A key primary resource proved to be an ‘old friend’ – the wreck of King Henry’s favourite warship and flagship, The Mary Rose, which had been part of the king’s escort of ships that day on the journey across to France. I’m fortunate enough to live within an hour’s drive of Portsmouth Harbour where, over four centuries after her dramatic sinking at the end of Henry’s reign, the remains of The Mary Rose were discovered and, in 1982, brought to the surface in an event broadcast across the world.
A miraculous resurrection
In fact it was as a teenager that I paid my first ever visit to see what was left of The Mary Rose, not long after she first went on public display in the mid 1980s in a covered dry dockat the Portsmouth Historic Dockyard – though at the time the surviving timbers of the wreck were heavily veiled in plastic and being sprayed with water to keep them from drying out. I returned several times over the years as they were further treated with preserving chemicals and then, finally, air-dried.
But the wreck of The Mary Rose harbours other, equally fascinating stories. These include the part the ship played in the history of the early English navy, how she came to sink on that fateful day back in 1545 and the lives – and deaths – of the men who formed her crew.
Pride of a king
For 34 years after her construction and launch in Portsmouth in 1511, The Mary Rose was the pride of King Henry VIII’s navy. A 600 ton carrack and one of the earliest known examples of a purpose-built sailing warship, she was reputedly built to the young king’s own design. She saw a number of actions over the years in battles and skirmishes against the French navy and in the defence against King James IV of Scotland’s attempted invasion of England. And records also show that she underwent a substantial refit during the 1530s with the addition of a number of extra, heavy guns.
Her final action took place on 19th July 1545, when she was part of an English fleet of 80 vessels involved in a face-off against over 200 ships of the French navy gathered in the Solent – the stretch of water between Portsmouth Harbour and the Isle of Wight. The French were on a mission of revenge for Henry VIII’s capture of the French town of Boulogne the previous year, and Henry himself came down to watch the action from nearby Southsea Castle.
But what actually caused The Mary Rose to sink? A surviving eye-witness reported that, seeking to engage the enemy, she fired first from her starboard side, then turned about to fire from her port side. But as she made the turn, her sails were caught by a gust of wind and she was blown over. This resulted in her still-open starboard gun-ports taking on water as they dipped below the waterline.
Alternative theories emerged over time including that there had been too many guns and soldiers on board, or that the earlier refit of the vessel had resulted in some fundamental design flaws. There was even the suggestion that the officers or crew might not have been up to the job. The French themselves maintained they had holed the ship with a cannonball, though none of these claims has ever been convincingly substantiated.
Whatever the full story, it took no more than a handful of minutes for The Mary Rose to disappear beneath the waves with the loss of almost the entire crew. Estimates vary but it is believed over 450 men drowned that day with around only 35 survivors.
A porthole into the past
For me the most intriguing stories are to be found in the huge haul of archaeological treasures painstakingly excavated from the mud of the seabed. These represent a sort of Tudor time-capsule, illuminating both the operation of a ship of Henry VIII’s navy and the day-to-day lives of the mariners, soldiers, gunners and servants on board. Stand-out items include the ship’s bell; the cannon bearing the King’s personal Tudor rose symbol; the chests of Yew longbows and thousands of arrows for use by the archers in battle; the two great brick ovens and cauldrons and the eating utensils used to serve the crew their food, not forgetting the detachable mast-top which crowned the ship’s main mast.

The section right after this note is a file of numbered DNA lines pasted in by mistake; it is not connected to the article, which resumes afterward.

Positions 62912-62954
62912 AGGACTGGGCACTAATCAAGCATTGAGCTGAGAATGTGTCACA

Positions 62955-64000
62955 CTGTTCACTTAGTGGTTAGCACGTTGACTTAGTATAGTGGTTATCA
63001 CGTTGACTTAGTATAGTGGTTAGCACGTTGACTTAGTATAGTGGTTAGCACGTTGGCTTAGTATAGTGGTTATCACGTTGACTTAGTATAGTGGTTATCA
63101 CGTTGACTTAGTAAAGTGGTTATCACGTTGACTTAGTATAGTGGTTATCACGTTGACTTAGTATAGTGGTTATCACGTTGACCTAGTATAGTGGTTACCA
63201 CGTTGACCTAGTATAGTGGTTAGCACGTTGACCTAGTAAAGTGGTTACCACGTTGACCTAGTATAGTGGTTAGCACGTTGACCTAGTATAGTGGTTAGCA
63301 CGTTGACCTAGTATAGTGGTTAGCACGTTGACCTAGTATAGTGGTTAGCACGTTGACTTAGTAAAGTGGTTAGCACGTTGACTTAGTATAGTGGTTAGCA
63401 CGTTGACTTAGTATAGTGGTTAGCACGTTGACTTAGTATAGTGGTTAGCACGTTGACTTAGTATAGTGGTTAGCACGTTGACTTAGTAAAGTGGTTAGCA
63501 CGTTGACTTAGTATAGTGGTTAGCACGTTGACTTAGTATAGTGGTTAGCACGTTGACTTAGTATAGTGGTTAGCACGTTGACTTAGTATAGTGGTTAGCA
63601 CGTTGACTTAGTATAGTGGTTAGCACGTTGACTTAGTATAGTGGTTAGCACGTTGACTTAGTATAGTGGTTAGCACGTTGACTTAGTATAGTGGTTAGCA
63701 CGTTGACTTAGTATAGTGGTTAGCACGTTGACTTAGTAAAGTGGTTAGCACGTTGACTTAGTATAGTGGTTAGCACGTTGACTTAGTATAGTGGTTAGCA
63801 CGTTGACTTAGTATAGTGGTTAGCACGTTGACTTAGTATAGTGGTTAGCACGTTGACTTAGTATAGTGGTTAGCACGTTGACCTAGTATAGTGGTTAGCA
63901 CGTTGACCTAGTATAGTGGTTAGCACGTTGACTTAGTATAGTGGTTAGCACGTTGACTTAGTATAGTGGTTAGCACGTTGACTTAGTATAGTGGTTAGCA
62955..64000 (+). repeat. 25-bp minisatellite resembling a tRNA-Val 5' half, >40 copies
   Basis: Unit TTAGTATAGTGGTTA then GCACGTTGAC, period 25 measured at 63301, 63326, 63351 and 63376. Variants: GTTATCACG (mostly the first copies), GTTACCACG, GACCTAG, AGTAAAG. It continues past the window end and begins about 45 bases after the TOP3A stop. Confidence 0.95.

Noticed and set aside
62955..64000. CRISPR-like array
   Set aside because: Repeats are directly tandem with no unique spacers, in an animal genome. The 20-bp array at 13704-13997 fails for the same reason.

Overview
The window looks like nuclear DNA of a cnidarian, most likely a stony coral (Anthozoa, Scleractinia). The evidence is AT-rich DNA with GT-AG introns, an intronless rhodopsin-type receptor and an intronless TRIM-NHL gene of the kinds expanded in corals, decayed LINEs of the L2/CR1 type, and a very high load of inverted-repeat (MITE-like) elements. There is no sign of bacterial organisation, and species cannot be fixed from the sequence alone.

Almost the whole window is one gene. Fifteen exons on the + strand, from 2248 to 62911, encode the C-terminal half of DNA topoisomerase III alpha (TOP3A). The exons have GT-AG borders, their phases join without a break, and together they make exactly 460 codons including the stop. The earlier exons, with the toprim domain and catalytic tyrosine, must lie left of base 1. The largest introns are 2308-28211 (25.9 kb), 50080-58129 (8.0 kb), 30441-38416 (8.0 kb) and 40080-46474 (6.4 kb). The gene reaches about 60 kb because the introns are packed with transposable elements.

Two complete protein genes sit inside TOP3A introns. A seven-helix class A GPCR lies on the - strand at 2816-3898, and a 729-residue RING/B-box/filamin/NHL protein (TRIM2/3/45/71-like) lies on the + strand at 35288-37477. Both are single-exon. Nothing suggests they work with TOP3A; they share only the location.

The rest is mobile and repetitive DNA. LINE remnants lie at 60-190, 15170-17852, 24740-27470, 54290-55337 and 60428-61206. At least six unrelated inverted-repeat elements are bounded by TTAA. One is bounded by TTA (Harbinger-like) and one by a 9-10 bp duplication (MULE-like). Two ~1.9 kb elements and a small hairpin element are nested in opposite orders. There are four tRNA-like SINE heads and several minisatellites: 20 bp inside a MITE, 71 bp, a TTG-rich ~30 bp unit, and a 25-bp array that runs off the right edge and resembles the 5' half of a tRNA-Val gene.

Other highlights are the more personal items belonging to individual crew members, all of them male, most young adults and some just boys. These range from leather shoes, jerkins and hats to dice, gaming boards and musical instruments including something called a shawm – an early type of oboe. Also writing materials including ink pots, quill pens and even leather book covers, though the pages have long since rotted away.
And then there are tools of the trade belonging to men of the ship’s company such as the carpenter – including his mallet, planes and rulers – and the surgeon, whose belongings – his canisters of ointments, metal syringes and a bowl to collect the patient’s blood during blood-letting – I found particularly intriguing because of a crucial scene I set in the surgeon’s cabin on board ship in The Queen’s Fool.
Finally, there are the remains – human and animal – which tell their own tales. For example the bones of men believed to have been archers, which show the stress caused to arm and shoulder muscles and joints by the regular shooting of many arrows. And the isotope analysis of teeth which has allowed historians to demonstrate that the crew were not only of English origin but that some of them came from places as far afield as the Mediterranean and North Africa.
And perhaps my favourite find of all – the skeleton of a small dog discovered outside the carpenter’s cabin. Nicknamed Hatch by the museum team and identified from his bones as a sort of terrier, similar to a modern day Jack Russell, he is believed to have been the ship’s ratter. And as relatively few rat bones were found in the wreck, the museum staff reckon he must have been pretty good at his job!
Scarcely any personal information is known about the individuals who went down with King Henry VIII’s great flagship that day nearly 500 years ago. But through the treasure-trove of objects rescued from the deep, we are part way at least to bringing them and their stories back to life.
More information about the fascinating and inspirational artefacts and stories connected with The Mary Rose is available from the museum website here.
View Ally’s video on The Mary Rose on YouTube Kids here.
Ally Sherrick is the award-winning author of stories full of history, mystery and adventure.
BLACK POWDER, her debut novel about a boy caught up in the Gunpowder Plot, won the Historical Association’s Young Quills Award. Other titles include THE BURIED CROWN, a wartime tale with a whiff of Anglo-Saxon myth and magic and THE QUEEN’S FOOL, a story of treachery and treason set at the court of King Henry VIII. Ally’s latest book, published in February 2023 with Chicken House Books, is VITA AND THE GLADIATOR, the story of a young girl’s fight for justice in the high-stakes world of London’s gladiatorial arena.
Ally’s books are available from bookshop.org.uk and all good high street bookshops